–  Besides my karate training and teaching I have my own business and I work with people with disabilities. For example, I give courses in special needs schools and try to help youngsters to develop social skills and build up self-esteem. I train both the students and their teachers and provide advice to the parents. During these courses I also work together with healthcare institutions. My lessons are mentally and physically oriented and I use many principles from karate.

–  Is there any quality as an instructor You need more of working with disabled children?

–  I believe teaching children with disabilities entails specific requirements. Creating and maintaining a positive learning environment geared toward these youngsters is an absolute must. Through education (e.g. pedagogue and physiotherapist) and experiences I became more aware as a trainer in order to understand the needs of these children.

Training as a mum and dad

–  Me and my husband have two children, and both of us like to keep up with our training and teaching in the dojo. In Sweden, many women unfortunately give up their karate-training when having kids, what is Sensei's view on this situation?

–  Together with my husband (Jan van den Dries Shihan) we have a 10-year-old daughter, Yrsa. She was born with severe physical and mental disabilities. Despite taking care for her is sometimes very hard to combine with training, teaching and working she is also my biggest motivation. I keep training and developing myself to stay a fit and happy mum. At the same time I credit my husband for supporting me in many ways. I am sure that his back up is an essential precondition to realise my aspirations.

–  Is it possible to make it easier for both mothers and fathers to keep up their training?

–  As a board member of the Dutch Gojukai Association I strongly support the idea to involve children and partners of our members in karate. So we organize many activities where they are welcome and can participate in different ways.

–  Does Sensei think there are any need for special support to encourage women to keep up their commitment to karate-do and to advance further in the clubs and our organisation?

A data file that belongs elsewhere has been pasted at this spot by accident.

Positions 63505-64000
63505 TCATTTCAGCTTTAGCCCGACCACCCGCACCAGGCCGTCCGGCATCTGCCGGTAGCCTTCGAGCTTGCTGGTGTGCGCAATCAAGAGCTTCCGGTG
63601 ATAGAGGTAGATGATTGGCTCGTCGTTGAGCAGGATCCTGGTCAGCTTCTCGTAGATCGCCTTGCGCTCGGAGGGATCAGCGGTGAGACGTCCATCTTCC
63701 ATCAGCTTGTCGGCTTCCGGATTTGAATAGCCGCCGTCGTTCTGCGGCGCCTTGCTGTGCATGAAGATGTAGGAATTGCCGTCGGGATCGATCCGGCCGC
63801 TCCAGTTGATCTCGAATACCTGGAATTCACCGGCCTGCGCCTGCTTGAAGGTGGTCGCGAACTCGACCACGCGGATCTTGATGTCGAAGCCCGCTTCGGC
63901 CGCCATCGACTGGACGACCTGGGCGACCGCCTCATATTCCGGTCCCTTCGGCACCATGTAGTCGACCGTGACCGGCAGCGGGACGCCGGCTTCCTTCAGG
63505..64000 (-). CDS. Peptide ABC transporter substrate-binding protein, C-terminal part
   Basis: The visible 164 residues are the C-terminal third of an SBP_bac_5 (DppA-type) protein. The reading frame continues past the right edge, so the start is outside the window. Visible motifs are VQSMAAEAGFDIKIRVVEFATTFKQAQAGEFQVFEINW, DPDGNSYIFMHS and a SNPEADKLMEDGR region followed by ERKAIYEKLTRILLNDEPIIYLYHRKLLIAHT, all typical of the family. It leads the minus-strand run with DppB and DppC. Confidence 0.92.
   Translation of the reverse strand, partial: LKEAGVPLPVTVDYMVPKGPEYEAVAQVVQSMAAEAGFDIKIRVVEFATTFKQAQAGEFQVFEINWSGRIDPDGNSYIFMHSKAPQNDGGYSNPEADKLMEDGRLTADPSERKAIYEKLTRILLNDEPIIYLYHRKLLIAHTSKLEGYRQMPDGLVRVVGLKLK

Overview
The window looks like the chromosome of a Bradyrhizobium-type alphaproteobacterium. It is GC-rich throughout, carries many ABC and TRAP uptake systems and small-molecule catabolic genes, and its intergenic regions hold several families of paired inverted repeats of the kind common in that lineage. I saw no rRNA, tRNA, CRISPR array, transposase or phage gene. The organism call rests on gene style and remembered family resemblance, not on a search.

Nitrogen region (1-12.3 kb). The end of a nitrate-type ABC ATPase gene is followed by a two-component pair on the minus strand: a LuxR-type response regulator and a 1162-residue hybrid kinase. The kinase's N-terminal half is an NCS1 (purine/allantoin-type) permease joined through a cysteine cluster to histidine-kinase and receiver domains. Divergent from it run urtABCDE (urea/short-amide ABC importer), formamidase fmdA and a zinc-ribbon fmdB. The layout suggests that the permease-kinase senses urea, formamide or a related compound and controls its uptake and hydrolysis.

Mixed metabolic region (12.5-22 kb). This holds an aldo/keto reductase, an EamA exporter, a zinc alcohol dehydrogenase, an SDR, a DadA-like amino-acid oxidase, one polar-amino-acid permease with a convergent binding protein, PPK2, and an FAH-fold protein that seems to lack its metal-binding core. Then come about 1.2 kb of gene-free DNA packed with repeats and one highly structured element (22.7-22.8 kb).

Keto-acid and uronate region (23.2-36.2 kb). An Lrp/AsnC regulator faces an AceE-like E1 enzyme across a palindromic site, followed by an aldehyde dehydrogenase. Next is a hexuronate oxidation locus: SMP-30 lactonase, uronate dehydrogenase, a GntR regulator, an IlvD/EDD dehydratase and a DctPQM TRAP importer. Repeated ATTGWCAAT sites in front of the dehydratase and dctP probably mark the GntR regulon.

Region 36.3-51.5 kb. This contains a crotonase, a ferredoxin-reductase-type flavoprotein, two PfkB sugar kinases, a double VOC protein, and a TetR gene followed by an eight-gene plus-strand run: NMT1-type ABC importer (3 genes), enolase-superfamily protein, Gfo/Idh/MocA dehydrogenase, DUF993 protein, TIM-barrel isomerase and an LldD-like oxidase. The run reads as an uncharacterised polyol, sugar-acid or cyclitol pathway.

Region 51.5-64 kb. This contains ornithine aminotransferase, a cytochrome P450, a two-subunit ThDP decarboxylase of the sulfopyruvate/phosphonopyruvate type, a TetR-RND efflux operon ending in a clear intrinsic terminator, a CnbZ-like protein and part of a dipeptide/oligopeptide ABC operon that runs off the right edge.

–  I recognise the importance to get sympathy and support from your family for your karate practice, in particular women with kids. Therefore this European Gasshuku we focused not only on participants but on whole families and we organized a youth programme with special classes for children and non-training kids were also allowed to join different sports activities and games besides the trainings. I believe it is important having goals which motivate you to pursue your passion. In addition to personal goals I have also been committed to the Dutch Gojukai association concerning  professionalization and increased women participation.

Last questions…

–  Have Sensei learned anything special from the years with karate-do that You have benefited from outside of the dojo?

–  The most striking lesson I have learned over the last few years is the importance to incorporate people, give them responsibilities and work together to get the best outcome.

–  And what about the karate-future? Does Sensei have any specific plans?

–  In the future I expect still to be involved in karate, but I hope to delegate more responsibilities to younger people. I think that’s the essence of building up an organization.

I sure hope Sensei will stay active in Gojukai for a long time, and keep on being an inspiring role model for the rest of us.



Thank You so much for Your time!

All the best wishes for the future!

/Emma Helgesson

Gojukai Seinan Stockholm